"I tuk off me hat an' giv' him a bow an' a scrape. 'Is it yerself would insinse me into the rudiments o' polite larnin'?' says I. Thin I looked him straight into the white iv his eye, an' give him the length o' my tongue. Me blood was up whin I seen this spalpeen wid his dirty set o' vagabones waitin' to murther me if they ketched me unbeknownst. 'Michael Hegarty,' says I, 'where did ye scour up yer thievin' set o' rag-heaps?' says I. 'Ye'd bate me wid blackthorns, would ye? Come on, you and your dirty thribe, till I put sivin shots into yez. Shure I could pick the eye out o' yez shure I could shoot a louse off yer ear,' says I. 'Anger me,' says I, 'an' I'll murther the whole parish; raise a stick to me, an' I'll shlaughter the whole counthry side.' An' wid that I cocked me little shootin'-iron.

"Ye should have seen that shebeen-keeper; ye should have seen the whole o' them whin I raised me voice an' lifted me little Colt!

"They tumbled away through the dure, crossin' each other like threes ye'd cut down, lavin' the landlord, struck all iv a heap, the mug on him white as a new twelve-pinny, staggerin' on his two shin-bones, an' thrimblin' an' shiverin' wid fright, till ye'd think he'd shake the teeth out iv his head.

"The murdherin' vilyans want shtandin' up to, an' they'll rispict ye. I had no further trouble. That was the last o' thim. 'Tis the wake an' difinceless people they bate an' murther. I heerd there was talk o' shootin' me from the back iv a ditch; an' that one said, 'But av ye missed?' says he. 'What thin?' says he.

"Ye should sind ould Gladstone an' Morley an' the other ould women to Carrignaheela till I give them a noggin' o' right poteen an' insinse thim into the way iv it. The only way o' managin' me counthrymin is to be the masther all out, an' 'tis thrue what I spake, an' sorra one o' me cares who hears me opinion. I'm the only man in the counthry that dares open his teeth, an' yet they all thrate me well now, an' the priest invites me to his house. An' all because I spake me mind, an' don't care three thraneens for the whole o' thim. 'Twas in America I larned the secret."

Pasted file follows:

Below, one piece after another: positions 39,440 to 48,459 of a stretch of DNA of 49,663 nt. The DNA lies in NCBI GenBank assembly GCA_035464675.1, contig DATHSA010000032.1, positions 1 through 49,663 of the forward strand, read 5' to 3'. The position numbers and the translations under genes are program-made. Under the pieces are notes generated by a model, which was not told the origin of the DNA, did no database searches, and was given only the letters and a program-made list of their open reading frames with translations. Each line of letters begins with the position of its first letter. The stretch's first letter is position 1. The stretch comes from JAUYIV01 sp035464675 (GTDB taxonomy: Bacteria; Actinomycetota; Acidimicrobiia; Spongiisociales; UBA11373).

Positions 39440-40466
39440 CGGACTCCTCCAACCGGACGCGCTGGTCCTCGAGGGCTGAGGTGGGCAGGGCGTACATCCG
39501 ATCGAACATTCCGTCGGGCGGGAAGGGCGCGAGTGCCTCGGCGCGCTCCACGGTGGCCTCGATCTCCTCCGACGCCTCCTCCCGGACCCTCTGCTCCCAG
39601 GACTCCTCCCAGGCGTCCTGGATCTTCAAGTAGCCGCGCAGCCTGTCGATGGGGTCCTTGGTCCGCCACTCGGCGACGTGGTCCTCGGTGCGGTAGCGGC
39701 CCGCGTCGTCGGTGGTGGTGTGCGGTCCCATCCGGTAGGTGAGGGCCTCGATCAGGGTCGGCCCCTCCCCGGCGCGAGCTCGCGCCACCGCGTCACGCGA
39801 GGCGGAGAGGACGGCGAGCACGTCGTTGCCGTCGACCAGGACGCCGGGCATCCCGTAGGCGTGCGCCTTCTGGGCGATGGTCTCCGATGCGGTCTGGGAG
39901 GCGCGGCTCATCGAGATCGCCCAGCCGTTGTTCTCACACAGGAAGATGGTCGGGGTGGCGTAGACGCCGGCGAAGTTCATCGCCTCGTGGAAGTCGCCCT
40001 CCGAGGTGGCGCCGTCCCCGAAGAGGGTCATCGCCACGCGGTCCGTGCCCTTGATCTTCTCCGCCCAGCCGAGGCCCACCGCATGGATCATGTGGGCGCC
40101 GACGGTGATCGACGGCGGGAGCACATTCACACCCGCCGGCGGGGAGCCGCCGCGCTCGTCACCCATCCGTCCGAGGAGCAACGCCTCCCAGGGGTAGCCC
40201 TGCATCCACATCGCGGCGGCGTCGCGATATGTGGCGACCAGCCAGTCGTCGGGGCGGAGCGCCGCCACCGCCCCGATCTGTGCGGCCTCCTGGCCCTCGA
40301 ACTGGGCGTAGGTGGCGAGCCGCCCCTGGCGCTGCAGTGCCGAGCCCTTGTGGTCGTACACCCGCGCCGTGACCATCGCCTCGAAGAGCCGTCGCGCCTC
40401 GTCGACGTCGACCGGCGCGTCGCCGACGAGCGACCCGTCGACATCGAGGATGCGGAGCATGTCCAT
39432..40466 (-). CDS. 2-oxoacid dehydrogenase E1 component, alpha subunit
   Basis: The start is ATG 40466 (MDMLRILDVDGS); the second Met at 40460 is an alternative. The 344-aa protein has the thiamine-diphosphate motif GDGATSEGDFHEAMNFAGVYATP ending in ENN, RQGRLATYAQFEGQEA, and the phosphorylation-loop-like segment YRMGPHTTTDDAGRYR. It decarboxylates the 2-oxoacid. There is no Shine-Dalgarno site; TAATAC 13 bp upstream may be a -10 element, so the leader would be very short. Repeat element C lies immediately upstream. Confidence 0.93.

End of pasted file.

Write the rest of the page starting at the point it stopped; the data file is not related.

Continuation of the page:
Cork, April 20th.


"What's the next place to this?" I asked, as the Southern and Western Railway deposited me at Tralee. I was uncertain as to whether the place was a terminus, but the gintleman who dhrove the cyar I hailed marvelled greatly at my ignorance. He surveyed me from top to toe with a compassionate expression. No doubt he had heard much of the ignorance of the uncivilised English, but this beat the record. Not to know that Tralee was on the sea, not to know that the little port frowned o'er the wild Atlantic main, as Mr. Micawber would have said. He struggled for a moment with his emotion and then said,

"Musha, the next parish is Amerikay!"

I apologised for my imperfect geographical knowledge, but the cyar-man was immovable. No pardoning look stole over his big red face, which was of the size and complexion of a newly cut ham. Nor would he enter into conversation with the inquiring stranger. He cursed his horse with a copiousness which showed his power of imagination, and with a minute attention to detail which demonstrated a superior business capacity. Put him in the House amongst the Nationalist members, and he is bound to come to the front. The qualifications above-mentioned cannot fail to ensure success. We have the examples before us, no need to mention names. A hard cheek, a bitter tongue, and a good digestion are the three great steps in the Irish Parliamentary gradus ad Parnassum, the cheek to enable its happy possessor to "snub up" to gentlemen of birth and breeding, the tongue to drip gall and venom on all and sundry, the digestion to eat dirt ad libitum and to endure hebdomadal horsewhippings. Such a man, I am sure, was the dhriver of my cyar, who may readily be identified. His physiognomy is very like the railway map of Ireland, coloured red, with the rivers and mountain ranges in dark-blue or plum-colour. As a means of ready reference he would be invaluable in the House of Commons. How interesting to see Mr. Gladstone poring over his cheek (Connaught and Leinster), his jaw (Munster, with a pimple for Parnellite Cork), and his forehead (Ulster, with the eyes for Derry and Belfast). The G.O.M. would find the Kerry member invaluable. Like the rest he would probably be devoid of shame, untroubled by scruples, and a straight voter for his side, so long as he was not allowed to go "widout a male." Who knows but that, like the Prime Minister's chief Irish adviser, he may even have been reared on the savoury tripe and the succulent "drischeen"?